Today’s 90 Year Olds Are Mentally Sharper Than Their Predecessors

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Worried that living longer will mean living longer with mental and physical disabilities? Your worries may be over.

Danish researchers report some encouraging news for aging populations around the world in the journal Lancet. Comparing two groups of nonagenarians, they found that those born more recently scored higher on cognitive function tests than those born earlier, providing hope that more elderly are able to not just live longer, but do so with more of their mental faculties intact.

The researchers studied nearly 4,000 people in their 90s identified by the Danish Civil Register System — one group was born in 1905 was assessed at age 93 (in 1998) while the other cohort, born a decade later in 1915, were studied in 2010 when they reached age 95. The researchers did not exclude any participants, and included those living in the community as well as those in assisted living or in institutional care that were receiving medical treatments. Despite being two years older when they were tested, the later-born group was nearly twice as likely to attain the highest score on a basic cognitive function test than those born earlier.

The people born in 1915 were also longer lived; these participants were 32% more likely than those born just 10 years earlier to reach the age of 95.  “Not only are more people living to a higher age, they are also doing so in better shape, at least in Denmark,” says lead author Kaare Christensen of the Danish Aging Research Center at the country’s Institute of Public Health.

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According to the World Health Organization, the U.S. and Denmark both have an average life expectancy of 79, which for Scandinavian countries ranks slightly lower than the average of 81 or 82 for other nations in the region. Denmark lags behind, says Christensen, largely because of higher smoking rates.  “We’re the misbehaving little brother,” he says.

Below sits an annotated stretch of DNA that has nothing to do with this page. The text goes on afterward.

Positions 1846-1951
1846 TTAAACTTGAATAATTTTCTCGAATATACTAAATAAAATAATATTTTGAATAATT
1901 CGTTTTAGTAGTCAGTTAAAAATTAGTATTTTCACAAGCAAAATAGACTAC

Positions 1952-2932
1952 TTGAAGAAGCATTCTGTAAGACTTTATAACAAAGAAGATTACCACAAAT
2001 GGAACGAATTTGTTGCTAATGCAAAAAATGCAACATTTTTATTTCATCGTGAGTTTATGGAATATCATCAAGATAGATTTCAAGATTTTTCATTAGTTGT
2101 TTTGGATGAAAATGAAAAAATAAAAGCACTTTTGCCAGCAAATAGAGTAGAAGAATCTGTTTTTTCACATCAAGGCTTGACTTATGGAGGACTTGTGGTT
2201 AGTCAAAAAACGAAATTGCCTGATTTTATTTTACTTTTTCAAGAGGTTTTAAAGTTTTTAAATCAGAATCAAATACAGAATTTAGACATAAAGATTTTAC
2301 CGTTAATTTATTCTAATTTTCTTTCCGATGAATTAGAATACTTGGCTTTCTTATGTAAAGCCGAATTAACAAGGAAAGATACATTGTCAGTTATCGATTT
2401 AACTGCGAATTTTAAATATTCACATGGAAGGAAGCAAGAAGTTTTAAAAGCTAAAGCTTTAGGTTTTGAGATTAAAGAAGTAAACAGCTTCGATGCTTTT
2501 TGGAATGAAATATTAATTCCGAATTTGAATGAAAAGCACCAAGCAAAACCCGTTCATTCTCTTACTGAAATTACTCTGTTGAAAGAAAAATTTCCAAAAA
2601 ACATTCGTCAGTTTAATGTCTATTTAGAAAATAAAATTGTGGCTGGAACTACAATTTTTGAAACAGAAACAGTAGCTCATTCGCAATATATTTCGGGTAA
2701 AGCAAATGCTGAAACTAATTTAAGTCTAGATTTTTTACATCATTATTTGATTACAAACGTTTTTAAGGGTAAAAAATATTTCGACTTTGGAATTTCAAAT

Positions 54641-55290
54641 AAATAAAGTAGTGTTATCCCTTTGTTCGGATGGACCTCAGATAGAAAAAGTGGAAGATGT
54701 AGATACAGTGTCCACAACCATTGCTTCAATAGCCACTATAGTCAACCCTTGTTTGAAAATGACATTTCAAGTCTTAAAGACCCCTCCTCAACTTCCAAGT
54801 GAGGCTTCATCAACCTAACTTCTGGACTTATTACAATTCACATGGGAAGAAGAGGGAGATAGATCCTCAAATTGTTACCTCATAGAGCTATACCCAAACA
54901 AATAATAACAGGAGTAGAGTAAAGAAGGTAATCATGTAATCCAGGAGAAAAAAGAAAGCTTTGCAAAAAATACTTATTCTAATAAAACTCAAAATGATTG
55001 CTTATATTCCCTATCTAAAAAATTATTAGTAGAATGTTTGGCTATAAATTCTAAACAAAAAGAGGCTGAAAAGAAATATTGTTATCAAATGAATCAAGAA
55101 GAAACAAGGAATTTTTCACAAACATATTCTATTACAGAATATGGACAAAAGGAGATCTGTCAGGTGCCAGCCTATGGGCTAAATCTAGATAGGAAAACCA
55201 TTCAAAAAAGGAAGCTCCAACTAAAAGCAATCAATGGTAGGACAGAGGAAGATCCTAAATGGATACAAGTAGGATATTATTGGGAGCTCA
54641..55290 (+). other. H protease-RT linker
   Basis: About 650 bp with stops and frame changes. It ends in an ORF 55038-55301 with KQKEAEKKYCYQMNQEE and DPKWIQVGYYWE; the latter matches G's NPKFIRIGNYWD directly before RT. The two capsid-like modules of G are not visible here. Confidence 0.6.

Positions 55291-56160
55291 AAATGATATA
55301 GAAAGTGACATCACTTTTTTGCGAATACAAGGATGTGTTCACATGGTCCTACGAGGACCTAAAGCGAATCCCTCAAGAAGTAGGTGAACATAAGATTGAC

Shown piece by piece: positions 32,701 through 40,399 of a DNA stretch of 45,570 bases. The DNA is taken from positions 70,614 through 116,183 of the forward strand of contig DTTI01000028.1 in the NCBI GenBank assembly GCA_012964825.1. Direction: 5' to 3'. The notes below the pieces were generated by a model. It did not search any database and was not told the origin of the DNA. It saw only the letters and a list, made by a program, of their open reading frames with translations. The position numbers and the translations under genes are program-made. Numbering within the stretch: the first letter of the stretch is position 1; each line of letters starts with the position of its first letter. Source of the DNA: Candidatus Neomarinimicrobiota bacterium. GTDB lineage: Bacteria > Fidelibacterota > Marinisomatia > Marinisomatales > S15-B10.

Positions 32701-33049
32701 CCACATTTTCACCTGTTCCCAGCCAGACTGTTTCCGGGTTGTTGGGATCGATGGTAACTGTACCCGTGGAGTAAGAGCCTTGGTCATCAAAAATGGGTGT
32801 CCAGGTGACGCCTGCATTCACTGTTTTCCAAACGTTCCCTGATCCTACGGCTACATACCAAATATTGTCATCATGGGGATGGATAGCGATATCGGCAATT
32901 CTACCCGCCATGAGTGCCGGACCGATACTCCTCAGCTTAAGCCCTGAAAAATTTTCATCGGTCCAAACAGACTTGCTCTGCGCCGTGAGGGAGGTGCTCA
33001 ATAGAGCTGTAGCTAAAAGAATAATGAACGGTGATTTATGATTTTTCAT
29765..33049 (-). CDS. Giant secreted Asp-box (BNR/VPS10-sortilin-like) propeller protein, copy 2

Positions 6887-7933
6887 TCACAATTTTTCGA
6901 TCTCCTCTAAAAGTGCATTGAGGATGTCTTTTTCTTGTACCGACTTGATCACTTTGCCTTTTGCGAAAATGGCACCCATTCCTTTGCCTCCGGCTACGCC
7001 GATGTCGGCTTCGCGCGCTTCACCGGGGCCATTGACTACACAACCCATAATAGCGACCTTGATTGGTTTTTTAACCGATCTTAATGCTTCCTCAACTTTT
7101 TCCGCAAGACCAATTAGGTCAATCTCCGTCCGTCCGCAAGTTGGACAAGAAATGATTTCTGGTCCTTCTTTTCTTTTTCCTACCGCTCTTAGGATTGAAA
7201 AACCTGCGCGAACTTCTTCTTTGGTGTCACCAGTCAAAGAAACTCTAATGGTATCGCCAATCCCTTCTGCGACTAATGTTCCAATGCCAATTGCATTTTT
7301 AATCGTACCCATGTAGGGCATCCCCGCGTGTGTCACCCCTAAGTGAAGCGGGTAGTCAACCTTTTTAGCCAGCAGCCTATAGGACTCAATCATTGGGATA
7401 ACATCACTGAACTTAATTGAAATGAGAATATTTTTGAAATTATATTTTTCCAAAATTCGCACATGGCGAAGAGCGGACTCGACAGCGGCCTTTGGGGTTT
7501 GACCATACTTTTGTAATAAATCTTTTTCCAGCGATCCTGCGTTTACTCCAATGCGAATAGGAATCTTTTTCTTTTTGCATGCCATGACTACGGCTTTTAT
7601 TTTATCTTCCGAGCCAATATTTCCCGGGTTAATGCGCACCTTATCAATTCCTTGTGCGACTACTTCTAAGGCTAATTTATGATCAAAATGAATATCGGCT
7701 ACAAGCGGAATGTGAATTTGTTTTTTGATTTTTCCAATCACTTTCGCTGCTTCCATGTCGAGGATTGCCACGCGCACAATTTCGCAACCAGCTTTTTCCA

Research suggests that longevity can follow two different paths: people might survive longer because they are healthier, and therefore they may not experience much disability as they age, or, more individuals may live longer with serious illnesses or disability but receive support from extensive medical interventions. Recent data suggests that the oldest old — centenarians in particular — may actually enjoy better health than people in their 70s or 80s, hinting that those who do survive into old age may be stronger to begin with, and less likely to experience disability. Some recent studies have also found that cognitive scores among the elderly have risen, which may reflect growing levels of physical and mental activity, both of which have been linked to better mental function — among today’s elderly populations.

The current cohort of nonagenerians may also be benefiting from an overall rise in IQ among younger groups over time.  In the U.S., for example, scores have improved roughly 3 points per decade since 1930, meaning that an average person tested early in the 20th century would have what would be considered an intellectually disabled IQ today. The improvement— known as the “Flynn effect,” for the researcher who identified the trend — has been attributed to everything from better nutrition and overall health to more schooling, but is still not well understood.  “There’s no magic bullet to explain all of the difference,” says Christensen, “It’s likely to be a combination of improvements in living conditions over course of life, including greater intellectual stimulation early on.”

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The new study suggests those effects can last a lifetime. Having stronger mental function early in life could translate into greater cognitive reserve, or a mental cushion of abilities, later in life on which nonagenarians can rely when aging starts to affect these skills. On average, the nonagenarians born in 1915 performed better on cognitive tests than those born in 1905 and they also had higher scores for being able to perform daily activities such as walking to the store, getting out of bed, and navigating stairs that are critical for independent living.

Christensen says the results don’t mean that loss of cognitive function, or dementia doesn’t continue to be a significant issue for societies seeing a growing proportion of their citizens transition into older age. But the findings do provide hope that awareness of the benefits of exercise, social interaction and continued mental stimulation could steer more elderly away from disabling conditions in their golden years, and toward more fulfilling, independent lives.